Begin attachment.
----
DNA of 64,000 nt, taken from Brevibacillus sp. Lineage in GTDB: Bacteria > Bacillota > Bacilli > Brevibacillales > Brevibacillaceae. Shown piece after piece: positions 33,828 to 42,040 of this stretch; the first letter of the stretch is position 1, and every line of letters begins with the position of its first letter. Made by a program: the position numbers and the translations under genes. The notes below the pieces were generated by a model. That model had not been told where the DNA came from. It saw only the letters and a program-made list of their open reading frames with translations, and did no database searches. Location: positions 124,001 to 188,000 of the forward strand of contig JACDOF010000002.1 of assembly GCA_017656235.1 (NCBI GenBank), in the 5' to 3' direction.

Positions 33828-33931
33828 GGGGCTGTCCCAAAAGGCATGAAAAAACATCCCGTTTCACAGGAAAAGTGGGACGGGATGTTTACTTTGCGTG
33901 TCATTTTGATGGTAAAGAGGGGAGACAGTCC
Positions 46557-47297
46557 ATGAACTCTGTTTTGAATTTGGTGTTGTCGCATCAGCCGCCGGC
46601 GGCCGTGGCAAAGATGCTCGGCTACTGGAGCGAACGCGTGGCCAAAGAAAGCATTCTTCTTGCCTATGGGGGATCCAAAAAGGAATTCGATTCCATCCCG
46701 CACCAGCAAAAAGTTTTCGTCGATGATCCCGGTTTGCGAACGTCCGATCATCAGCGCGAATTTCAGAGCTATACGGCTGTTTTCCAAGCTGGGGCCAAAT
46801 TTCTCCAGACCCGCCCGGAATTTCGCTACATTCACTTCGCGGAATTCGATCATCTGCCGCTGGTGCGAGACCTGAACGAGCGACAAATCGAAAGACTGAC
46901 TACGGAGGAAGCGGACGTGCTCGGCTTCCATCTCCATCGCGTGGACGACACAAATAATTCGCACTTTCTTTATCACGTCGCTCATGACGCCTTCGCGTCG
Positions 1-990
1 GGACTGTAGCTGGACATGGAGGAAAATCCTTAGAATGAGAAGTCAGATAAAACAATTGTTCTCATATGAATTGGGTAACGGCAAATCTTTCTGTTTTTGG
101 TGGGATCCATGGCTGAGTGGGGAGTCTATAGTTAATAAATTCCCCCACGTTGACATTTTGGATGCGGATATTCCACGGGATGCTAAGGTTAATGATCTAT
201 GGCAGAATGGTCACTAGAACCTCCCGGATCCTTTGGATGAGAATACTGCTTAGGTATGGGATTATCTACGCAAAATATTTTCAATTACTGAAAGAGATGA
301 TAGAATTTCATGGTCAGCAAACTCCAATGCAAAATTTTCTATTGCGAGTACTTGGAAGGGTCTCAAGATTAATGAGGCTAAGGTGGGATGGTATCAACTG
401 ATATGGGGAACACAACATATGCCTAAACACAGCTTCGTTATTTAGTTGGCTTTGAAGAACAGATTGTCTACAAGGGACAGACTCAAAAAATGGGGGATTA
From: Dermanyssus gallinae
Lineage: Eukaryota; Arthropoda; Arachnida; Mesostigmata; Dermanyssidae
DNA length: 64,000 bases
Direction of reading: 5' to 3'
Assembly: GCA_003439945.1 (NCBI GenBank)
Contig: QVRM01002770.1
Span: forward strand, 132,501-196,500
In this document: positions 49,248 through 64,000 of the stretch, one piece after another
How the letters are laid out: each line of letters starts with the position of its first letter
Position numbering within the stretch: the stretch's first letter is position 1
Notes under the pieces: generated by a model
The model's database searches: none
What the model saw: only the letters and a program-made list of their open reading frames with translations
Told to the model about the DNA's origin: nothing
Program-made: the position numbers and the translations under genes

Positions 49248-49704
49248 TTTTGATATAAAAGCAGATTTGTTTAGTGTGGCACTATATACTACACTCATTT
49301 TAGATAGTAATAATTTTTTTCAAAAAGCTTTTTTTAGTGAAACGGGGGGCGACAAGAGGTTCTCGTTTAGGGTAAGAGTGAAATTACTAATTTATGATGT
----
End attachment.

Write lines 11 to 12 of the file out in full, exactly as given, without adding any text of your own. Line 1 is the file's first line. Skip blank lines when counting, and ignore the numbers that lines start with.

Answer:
Positions 1-990
1 GGACTGTAGCTGGACATGGAGGAAAATCCTTAGAATGAGAAGTCAGATAAAACAATTGTTCTCATATGAATTGGGTAACGGCAAATCTTTCTGTTTTTGG